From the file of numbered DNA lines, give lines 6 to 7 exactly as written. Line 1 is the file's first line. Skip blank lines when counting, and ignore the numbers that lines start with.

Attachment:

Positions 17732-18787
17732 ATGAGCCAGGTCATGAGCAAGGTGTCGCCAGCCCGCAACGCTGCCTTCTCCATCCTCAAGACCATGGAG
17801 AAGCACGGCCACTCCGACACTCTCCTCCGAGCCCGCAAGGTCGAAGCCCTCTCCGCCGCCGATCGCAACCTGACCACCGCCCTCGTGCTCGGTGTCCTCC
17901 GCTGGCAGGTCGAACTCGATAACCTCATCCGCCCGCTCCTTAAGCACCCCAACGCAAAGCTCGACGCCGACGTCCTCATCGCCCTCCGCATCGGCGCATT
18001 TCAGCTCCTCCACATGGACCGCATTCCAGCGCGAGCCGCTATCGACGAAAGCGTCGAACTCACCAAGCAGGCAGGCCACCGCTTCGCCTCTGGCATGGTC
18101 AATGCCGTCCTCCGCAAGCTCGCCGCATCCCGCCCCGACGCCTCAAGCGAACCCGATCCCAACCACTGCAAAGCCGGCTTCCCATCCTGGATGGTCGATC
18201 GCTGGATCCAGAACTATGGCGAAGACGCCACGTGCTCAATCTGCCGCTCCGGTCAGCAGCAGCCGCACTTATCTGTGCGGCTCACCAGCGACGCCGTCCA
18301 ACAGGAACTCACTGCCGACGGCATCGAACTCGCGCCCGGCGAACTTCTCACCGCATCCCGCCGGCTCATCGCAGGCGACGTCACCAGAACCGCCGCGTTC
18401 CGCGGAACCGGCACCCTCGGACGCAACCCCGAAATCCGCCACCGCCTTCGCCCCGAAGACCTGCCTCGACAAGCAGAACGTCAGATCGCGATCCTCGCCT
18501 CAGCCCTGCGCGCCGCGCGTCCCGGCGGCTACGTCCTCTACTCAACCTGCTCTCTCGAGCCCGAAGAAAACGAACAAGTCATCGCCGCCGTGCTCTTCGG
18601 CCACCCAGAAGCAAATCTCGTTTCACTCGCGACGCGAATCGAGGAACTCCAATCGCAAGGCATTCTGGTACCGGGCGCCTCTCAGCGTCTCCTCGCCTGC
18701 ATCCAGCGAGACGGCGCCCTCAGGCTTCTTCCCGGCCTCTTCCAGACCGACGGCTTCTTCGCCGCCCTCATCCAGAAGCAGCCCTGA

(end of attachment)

18101 AATGCCGTCCTCCGCAAGCTCGCCGCATCCCGCCCCGACGCCTCAAGCGAACCCGATCCCAACCACTGCAAAGCCGGCTTCCCATCCTGGATGGTCGATC
18201 GCTGGATCCAGAACTATGGCGAAGACGCCACGTGCTCAATCTGCCGCTCCGGTCAGCAGCAGCCGCACTTATCTGTGCGGCTCACCAGCGACGCCGTCCA